As it happens, my company's client list includes both several of the content providers mentioned as well as a couple of multi-channel operators.
It's surprising that you have the views you do.
The revenue earned from advertising time on virtually any non-sports channel has barely kept up with inflation, let alone the rise in operating costs. This is why channels are more and more turning to subscriber fees. This fall off in advertising revenue is caused by two factors: the increase in channels (which all compete for the same ad dollars by delivering ever more narrow demographics)
Seems there is evidence that their costs are out of control. I can see why it would be hard to keep up with 20% annual increases in "manufactured" costs.
Increased channels is a self-inflicted wound. You know it is getting bad when they replay a show on another channel. They created more channels purely so they could sell more ads. The amount of programming hasn't increased. They are just replaying stuff even more. Now you're saying that the ad revenue has dropped. Imagine that. So in the end they added more cost (in infrastructure, not content) and didn't get any return. These business people couldn't find their ...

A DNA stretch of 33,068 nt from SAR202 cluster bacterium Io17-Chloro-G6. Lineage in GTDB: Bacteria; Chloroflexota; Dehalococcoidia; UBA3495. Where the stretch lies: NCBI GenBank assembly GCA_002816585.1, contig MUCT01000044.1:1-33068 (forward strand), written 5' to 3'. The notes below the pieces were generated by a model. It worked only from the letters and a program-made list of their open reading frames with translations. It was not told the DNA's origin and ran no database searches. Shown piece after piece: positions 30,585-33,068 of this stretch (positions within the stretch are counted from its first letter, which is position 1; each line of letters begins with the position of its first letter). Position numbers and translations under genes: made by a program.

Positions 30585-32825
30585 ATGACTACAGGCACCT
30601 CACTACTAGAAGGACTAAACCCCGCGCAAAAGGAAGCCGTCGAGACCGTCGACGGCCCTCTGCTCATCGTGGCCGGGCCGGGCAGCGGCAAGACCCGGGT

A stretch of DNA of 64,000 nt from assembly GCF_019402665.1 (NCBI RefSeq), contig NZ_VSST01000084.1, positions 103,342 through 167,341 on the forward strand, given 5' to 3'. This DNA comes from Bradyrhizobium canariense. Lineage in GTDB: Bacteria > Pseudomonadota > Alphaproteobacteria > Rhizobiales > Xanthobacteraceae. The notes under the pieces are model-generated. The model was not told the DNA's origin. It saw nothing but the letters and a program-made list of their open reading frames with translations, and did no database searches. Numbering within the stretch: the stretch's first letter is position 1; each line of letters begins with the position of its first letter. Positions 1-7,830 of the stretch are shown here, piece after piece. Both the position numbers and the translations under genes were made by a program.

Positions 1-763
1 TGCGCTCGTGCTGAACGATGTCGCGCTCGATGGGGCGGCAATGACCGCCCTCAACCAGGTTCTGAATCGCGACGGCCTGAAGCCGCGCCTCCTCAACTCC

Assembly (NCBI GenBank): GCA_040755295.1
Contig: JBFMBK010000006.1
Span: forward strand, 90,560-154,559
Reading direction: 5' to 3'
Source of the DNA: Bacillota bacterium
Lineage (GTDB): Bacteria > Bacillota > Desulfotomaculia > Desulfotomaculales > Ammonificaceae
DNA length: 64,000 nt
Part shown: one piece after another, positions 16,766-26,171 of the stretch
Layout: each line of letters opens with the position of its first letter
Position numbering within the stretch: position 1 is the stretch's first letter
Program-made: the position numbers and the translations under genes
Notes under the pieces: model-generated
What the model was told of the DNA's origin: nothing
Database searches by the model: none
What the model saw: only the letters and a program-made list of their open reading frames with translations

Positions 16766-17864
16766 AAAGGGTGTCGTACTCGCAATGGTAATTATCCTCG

But wait... the consumer will bail them out!
Advertisers have been tracking DVR use for years and have a very good sense of how many people skip commercials. They build this "discount" into what they are willing to pay.
Just like I said... the end of skipping is coming.
Do you know what a MCO's biggest headache is? Tracking subscriber counts - knowing how many subscribers have access to which channels. The more "tiers" and packages an operator has, the more difficult the problem. Managing and tracking multiple tiers, grandfathered packages, and the monthly changes subscribers make, not to mention blackouts, special promotions and PPV purchases, is a huge headache and a major expense.
Get a new IT department. And stop playing games with promotions - no excuse for self-inflicted wounds.